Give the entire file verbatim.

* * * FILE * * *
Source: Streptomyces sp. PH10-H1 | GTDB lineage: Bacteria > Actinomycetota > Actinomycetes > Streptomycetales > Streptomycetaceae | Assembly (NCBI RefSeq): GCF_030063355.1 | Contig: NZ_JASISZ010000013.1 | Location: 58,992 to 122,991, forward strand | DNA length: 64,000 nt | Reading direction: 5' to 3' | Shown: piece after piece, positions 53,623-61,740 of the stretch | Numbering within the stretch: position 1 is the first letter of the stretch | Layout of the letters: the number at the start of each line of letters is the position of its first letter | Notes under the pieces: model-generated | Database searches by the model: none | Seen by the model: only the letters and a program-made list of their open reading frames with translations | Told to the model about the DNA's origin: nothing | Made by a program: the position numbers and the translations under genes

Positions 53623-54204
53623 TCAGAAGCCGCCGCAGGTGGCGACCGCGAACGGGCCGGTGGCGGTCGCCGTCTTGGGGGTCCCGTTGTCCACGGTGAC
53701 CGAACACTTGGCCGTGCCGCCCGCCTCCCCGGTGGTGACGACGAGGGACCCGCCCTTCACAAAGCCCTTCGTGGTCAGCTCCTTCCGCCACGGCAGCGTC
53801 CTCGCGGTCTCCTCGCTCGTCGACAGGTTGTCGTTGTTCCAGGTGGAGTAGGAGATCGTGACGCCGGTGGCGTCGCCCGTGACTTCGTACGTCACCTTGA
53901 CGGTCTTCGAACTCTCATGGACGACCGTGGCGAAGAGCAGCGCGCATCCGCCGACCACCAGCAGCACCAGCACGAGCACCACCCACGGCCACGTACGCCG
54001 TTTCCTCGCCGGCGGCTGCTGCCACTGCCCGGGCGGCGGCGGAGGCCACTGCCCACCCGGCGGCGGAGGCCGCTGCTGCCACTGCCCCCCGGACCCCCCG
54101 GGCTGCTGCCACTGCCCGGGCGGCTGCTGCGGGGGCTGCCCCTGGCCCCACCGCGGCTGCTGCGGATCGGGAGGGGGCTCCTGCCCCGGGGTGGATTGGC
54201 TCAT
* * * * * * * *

Source: Streptomyces sp. PH10-H1 | GTDB lineage: Bacteria > Actinomycetota > Actinomycetes > Streptomycetales > Streptomycetaceae | Assembly (NCBI RefSeq): GCF_030063355.1 | Contig: NZ_JASISZ010000013.1 | Location: 58,992 to 122,991, forward strand | DNA length: 64,000 nt | Reading direction: 5' to 3' | Shown: piece after piece, positions 53,623-61,740 of the stretch | Numbering within the stretch: position 1 is the first letter of the stretch | Layout of the letters: the number at the start of each line of letters is the position of its first letter | Notes under the pieces: model-generated | Database searches by the model: none | Seen by the model: only the letters and a program-made list of their open reading frames with translations | Told to the model about the DNA's origin: nothing | Made by a program: the position numbers and the translations under genes

Positions 53623-54204
53623 TCAGAAGCCGCCGCAGGTGGCGACCGCGAACGGGCCGGTGGCGGTCGCCGTCTTGGGGGTCCCGTTGTCCACGGTGAC
53701 CGAACACTTGGCCGTGCCGCCCGCCTCCCCGGTGGTGACGACGAGGGACCCGCCCTTCACAAAGCCCTTCGTGGTCAGCTCCTTCCGCCACGGCAGCGTC
53801 CTCGCGGTCTCCTCGCTCGTCGACAGGTTGTCGTTGTTCCAGGTGGAGTAGGAGATCGTGACGCCGGTGGCGTCGCCCGTGACTTCGTACGTCACCTTGA
53901 CGGTCTTCGAACTCTCATGGACGACCGTGGCGAAGAGCAGCGCGCATCCGCCGACCACCAGCAGCACCAGCACGAGCACCACCCACGGCCACGTACGCCG
54001 TTTCCTCGCCGGCGGCTGCTGCCACTGCCCGGGCGGCGGCGGAGGCCACTGCCCACCCGGCGGCGGAGGCCGCTGCTGCCACTGCCCCCCGGACCCCCCG
54101 GGCTGCTGCCACTGCCCGGGCGGCTGCTGCGGGGGCTGCCCCTGGCCCCACCGCGGCTGCTGCGGATCGGGAGGGGGCTCCTGCCCCGGGGTGGATTGGC
54201 TCAT